I like to say that if the Royals' World Series drought were a person, that person would be me. I was born just a couple hours after the Royals' 1985 championship, and my dad watched the Game 7 clincher in a Dodge City, Kansas, hospital while my mom endured a long, grueling labor.
Just as my parents never let me forget that I was difficult even before birth, they've always been quick to remind me of that link I share with the Kansas City Royals. My mom has said repeatedly over the years that she wished she'd written to Bret Saberhagen, the Royals' Game 7 starting pitcher, to tell him the story and ask for an autographed picture.
I'm sure in the moment, it seemed like an all-too-perfect dovetailing of moments: the Royals win, and then your first child is born. But fast-forward through 30 years of ineptitude and failure -- I'm talking mostly about the Royals, here, though I'm not exactly the embodiment of a 100-win team -- and that once-precious connection to my favorite team turned into something like a burden: Did my birth levy a curse against the franchise?
It's a question posed only in jest, but baseball loves its superstitions. I was born the same night as the Royals' first World Series win. That also made me the embodiment of its failures. Yes, the Royals' series drought -- and, until last year, its playoff appearance drought -- was a pale, soft-bodied 30-year-old with near-sightedness and a terrible eye for fielding fly balls.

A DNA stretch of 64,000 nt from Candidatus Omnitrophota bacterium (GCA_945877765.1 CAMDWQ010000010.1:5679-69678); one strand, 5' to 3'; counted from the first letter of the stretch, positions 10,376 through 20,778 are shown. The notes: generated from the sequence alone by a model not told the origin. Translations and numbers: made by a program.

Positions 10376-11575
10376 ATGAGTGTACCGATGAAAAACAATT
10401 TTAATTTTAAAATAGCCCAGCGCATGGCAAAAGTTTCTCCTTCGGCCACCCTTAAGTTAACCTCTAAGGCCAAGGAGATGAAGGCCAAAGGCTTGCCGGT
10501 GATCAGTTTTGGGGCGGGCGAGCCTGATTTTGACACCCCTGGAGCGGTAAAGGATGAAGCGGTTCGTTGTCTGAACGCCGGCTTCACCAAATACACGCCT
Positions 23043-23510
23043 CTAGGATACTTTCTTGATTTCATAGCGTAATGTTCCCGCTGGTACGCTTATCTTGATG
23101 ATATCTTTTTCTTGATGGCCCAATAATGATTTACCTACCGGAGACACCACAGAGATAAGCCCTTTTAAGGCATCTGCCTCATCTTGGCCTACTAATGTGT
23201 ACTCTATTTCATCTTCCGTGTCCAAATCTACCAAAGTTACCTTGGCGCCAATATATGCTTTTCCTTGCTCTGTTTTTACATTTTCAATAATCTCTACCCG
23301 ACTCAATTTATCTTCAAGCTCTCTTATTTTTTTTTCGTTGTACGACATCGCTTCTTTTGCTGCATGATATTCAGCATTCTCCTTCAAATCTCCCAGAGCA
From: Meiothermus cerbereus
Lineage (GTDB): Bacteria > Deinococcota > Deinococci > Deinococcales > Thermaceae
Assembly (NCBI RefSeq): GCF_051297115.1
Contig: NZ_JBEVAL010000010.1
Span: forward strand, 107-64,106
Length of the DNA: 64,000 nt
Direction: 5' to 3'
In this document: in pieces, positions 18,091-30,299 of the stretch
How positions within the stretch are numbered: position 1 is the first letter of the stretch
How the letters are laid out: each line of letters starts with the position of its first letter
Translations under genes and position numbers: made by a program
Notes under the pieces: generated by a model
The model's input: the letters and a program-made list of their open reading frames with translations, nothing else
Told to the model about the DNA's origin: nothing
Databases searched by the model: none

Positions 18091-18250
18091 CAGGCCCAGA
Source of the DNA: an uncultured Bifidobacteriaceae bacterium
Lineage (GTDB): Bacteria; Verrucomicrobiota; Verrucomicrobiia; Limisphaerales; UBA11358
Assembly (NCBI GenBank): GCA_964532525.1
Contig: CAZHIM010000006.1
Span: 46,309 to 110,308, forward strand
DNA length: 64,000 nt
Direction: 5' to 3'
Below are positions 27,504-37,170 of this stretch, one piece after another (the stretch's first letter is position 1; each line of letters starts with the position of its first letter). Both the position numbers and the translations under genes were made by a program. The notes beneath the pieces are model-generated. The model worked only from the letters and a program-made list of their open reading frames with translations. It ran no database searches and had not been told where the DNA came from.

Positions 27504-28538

Together, the Royals and I have learned the art of humility. As a young right-fielder playing baseball for the first time, I discovered that my swinging the bat was a worse strategy than just standing there and hoping the pitcher threw four balls before three strikes. Meanwhile, the Royals were assembling a young, promising group of players, headlined by Johnny Damon, Jermaine Dye and Carlos Beltran, that would depart the franchise before leading it to any real success. All three enjoyed great individual success elsewhere, and Damon helped an even more accomplished loser, the Boston Red Sox, break its long, haunting playoff drought in 2004.
In 2003, I went all-in on Tony Pena's lively managerial style, and on a team that finally started to churn out some wins. I bought a shirt that read, "Nosotros Creemos!" or "We Believe!" because I did believe. And that team was briefly great, leading the AL Central for 93 days before dropping back on August 31. The collapse was swift and deflating: The team 83-79, seven games out of first place.
What followed was cruel and unusual: Three straight seasons of at least 100 losses. There were flickers of hope: The Royals drafted Nebraska native and Huskers star Alex Gordon in 2005, hired alleged genius Dayton Moore as GM in 2006 and Zack Greinke won the Cy Young in 2009. Still, the results never materialized, and after watching Mike Sweeney spend the entire prime of his career toiling fruitlessly for a terrible franchise, I was quickly acquiring the wisdom espoused by pessimistic fans everywhere.
For my entire life -- and particularly since I'd been able to follow sports on my own -- the Royals had embodied Murphy's Law. Everything that could have gone wrong, did.
And then 2013 happened. The Royals still missed the playoffs, but their 86 wins were the most of any team since 1989. Even better, there appeared to be a core of young, returning talent, a rich farm system, and a vision -- built by Moore -- for how the team would compete and win.